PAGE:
Last light

Monsoon light is special. In many parts of the world you get spectacular sunsets and sunrises when there’s smoke and dust in the air. Here we can see that kind of special light because of small droplets of moisture suspended in the air. At least, we can see it at the change of season between grishma and varsha, summer and monsoon, before the sky is completely overcast.

The Family has been going for a walk by the sea to take photos. Being more of a couch potato, I take them from our balcony. The added advantage to this placement (add-vantage, to make a bad pun) is that I can get a view of the canopy below me, covered with the last flowers of the Flame of the Forest (Delonix regia).

In another neck of the woods a spreading banyan tree, the adult form of a strangler fig, has become host to a dense growth of epiphytic Pothos. I’ve never seen another specimen with such large leaves. In the fading light of the evening the green seems greener than usual.

There are other strange effects of light in this season. In the middle of the afternoon a dense mass of clouds can begin to obscure the sun, producing a watery light like the sunset. The sky and the sea can be beautiful now.

By I. J. Khanewala

I travel on work. When that gets too tiring then I relax by travelling for holidays. The holidays are pretty hectic, so I need to unwind by getting back home. But that means work.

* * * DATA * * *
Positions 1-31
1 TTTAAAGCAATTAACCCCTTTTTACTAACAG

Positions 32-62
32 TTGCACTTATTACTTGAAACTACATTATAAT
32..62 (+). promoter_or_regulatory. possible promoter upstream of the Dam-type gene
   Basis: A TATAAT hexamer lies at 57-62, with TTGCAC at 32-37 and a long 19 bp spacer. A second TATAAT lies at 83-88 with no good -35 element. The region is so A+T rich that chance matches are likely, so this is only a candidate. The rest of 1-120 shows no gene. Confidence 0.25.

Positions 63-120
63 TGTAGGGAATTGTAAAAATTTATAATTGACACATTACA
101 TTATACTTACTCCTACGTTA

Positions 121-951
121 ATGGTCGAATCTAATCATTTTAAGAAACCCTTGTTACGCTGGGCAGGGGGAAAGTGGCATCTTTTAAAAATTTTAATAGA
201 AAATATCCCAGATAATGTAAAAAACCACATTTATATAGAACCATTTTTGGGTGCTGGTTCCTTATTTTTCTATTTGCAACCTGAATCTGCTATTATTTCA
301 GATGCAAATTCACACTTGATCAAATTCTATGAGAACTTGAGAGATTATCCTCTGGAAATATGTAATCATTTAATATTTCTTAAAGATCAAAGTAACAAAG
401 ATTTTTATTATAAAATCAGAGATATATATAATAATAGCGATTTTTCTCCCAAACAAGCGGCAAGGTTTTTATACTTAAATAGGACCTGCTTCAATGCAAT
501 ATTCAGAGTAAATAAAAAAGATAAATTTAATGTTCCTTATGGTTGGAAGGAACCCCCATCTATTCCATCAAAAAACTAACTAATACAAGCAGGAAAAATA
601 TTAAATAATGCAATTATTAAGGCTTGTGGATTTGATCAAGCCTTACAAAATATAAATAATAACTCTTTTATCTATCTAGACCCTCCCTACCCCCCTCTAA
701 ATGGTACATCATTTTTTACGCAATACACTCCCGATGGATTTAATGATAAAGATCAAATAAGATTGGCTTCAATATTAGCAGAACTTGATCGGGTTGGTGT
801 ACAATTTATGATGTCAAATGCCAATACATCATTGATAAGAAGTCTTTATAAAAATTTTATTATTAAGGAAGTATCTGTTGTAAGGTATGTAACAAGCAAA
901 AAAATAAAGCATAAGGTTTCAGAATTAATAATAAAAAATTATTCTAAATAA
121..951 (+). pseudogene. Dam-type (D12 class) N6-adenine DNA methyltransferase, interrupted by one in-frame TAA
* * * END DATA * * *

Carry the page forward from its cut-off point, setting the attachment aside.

9 comments

    1. On the west coast of India it could start sometime at the end of May, and last till mid-September. As you move inland, it can start significantly later. There was a very nice old BBC documentary about it called “Chasing the Monsoon”.

      As for cause, it seems to be a topic of current research, but the broad outline that I understand is that it is due to a northward shift in trade winds caused by the heating over Asia in summer. The science in the documentary may be outdated.

      I found a readable account in https://www.thequint.com/climate-change/explained-how-does-the-indian-monsoon-develop

      Like

  1. What I wouldn’t give to have a Flame of the Forest in my own yard. The view from your balcony is stunning, and I can’t imagine that a walk by the sea would be prettier. The pothos is interesting. I have one growing next to my kitchen sink. I have never seen one growing wild.
    Thank you for sharing your home with us!

    Liked by 1 person

  2. Ours started today in Prescott, AZ. I’ll post pictures tomorrow on Coffee Share. I never knew that there were monsoons in the United States until we started researching coming here. I wonder how similar they are to your monsoon season.

    Liked by 1 person

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